The Iraqi father refuses to do what we have done during these long wars. He refuses to avert his gaze. He parks his van and goes to tend to the wounded. He is slain, his children are critically wounded. But even in the Collateral Murder footage there is hope, evidence of the human in the form of Ethan McCord who refuses orders and rescues the children in an “act of mercy”.

All Bradley had to do in Baghdad was what the rest of us were doing as the killing went on: to “avert his gaze”. Bradley Manning refused to do this and blew the whistle on these high crimes.

For all the posturing, rhetoric and positioning of the short lived anti-war “movement”, most of the serious nonviolent resistance to these wars came from within the US & British militaries. The self appointed leadership of the anti-war movement dropped the ball and abandoned these military resisters. In Britain they have abandoned Bradley Manning over these last three years along with others in the military, people like Navy medic Michael Lyons who acted on the evidence provided by Bradley and was subsequently imprisoned for his conscientious objection to the wars.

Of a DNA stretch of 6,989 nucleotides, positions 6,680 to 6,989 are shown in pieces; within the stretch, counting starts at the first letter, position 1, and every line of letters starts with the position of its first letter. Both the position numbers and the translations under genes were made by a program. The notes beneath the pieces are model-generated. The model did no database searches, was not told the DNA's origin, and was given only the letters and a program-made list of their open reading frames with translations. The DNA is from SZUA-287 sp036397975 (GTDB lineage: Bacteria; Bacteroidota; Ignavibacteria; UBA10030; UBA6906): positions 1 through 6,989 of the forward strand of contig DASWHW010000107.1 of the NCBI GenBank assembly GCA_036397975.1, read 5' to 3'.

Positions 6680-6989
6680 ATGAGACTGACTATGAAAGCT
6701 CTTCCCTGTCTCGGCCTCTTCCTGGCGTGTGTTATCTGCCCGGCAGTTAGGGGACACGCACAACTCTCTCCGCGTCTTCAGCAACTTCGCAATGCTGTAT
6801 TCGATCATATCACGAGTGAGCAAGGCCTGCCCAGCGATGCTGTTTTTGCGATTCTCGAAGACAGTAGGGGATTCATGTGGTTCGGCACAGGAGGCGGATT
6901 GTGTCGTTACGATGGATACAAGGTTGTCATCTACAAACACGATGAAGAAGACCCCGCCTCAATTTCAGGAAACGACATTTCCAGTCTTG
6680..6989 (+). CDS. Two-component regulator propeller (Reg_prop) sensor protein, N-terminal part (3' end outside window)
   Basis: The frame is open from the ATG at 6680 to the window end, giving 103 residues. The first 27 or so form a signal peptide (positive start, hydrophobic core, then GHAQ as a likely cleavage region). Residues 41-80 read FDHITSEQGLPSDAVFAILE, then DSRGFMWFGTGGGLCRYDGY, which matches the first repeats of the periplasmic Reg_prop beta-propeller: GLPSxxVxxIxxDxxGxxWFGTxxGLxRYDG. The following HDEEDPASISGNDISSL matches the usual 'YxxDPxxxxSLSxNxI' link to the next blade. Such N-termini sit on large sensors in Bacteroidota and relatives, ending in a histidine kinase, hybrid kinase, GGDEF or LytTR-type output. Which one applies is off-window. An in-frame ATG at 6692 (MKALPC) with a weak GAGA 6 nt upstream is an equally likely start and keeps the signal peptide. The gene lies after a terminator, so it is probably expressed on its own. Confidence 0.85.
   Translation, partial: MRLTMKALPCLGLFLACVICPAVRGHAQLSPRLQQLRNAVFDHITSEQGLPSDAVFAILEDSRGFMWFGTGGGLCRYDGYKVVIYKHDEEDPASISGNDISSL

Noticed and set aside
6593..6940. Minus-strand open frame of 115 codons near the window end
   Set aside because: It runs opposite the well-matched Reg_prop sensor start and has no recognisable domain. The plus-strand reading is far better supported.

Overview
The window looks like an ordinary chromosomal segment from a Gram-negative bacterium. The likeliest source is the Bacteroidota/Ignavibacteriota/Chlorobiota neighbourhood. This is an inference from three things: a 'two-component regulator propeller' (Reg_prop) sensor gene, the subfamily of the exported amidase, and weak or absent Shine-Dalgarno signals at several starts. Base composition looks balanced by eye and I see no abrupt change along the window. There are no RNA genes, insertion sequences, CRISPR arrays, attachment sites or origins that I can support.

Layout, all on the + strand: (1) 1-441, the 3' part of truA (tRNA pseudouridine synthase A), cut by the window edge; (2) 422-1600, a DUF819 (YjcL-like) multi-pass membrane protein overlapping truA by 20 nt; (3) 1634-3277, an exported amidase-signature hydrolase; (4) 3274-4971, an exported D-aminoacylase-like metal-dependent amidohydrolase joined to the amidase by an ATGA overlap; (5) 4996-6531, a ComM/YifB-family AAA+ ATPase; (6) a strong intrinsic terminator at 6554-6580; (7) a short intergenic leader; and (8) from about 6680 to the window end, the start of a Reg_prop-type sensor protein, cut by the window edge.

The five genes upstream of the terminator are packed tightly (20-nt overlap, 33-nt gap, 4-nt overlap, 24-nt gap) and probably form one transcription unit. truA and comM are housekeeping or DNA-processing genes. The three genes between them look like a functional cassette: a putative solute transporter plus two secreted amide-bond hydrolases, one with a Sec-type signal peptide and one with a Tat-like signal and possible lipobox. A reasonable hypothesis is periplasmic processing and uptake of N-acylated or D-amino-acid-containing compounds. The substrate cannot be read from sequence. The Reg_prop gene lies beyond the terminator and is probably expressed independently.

Giuseppe’s son Gerry survived 16 years in prison, like his father an innocent man. Gerry and his lawyer Gareth Peirce have been welcome visitors to our house of hospitality. We know that Bradley Manning’s mother Susan waits, like Gerry’s mother waited, for him to return home. We believe that, like Gerry, Bradley will walk back into his Welsh home one day to be reunited with his family as a free man.

Throughout the past two and a half years, Catholic Worker, Veterans for Peace in the UK and other new and old friends have been out on the streets, outside courts and embassies in solidarity with Bradley Manning, Julian Assange and more recently Edward Snowden.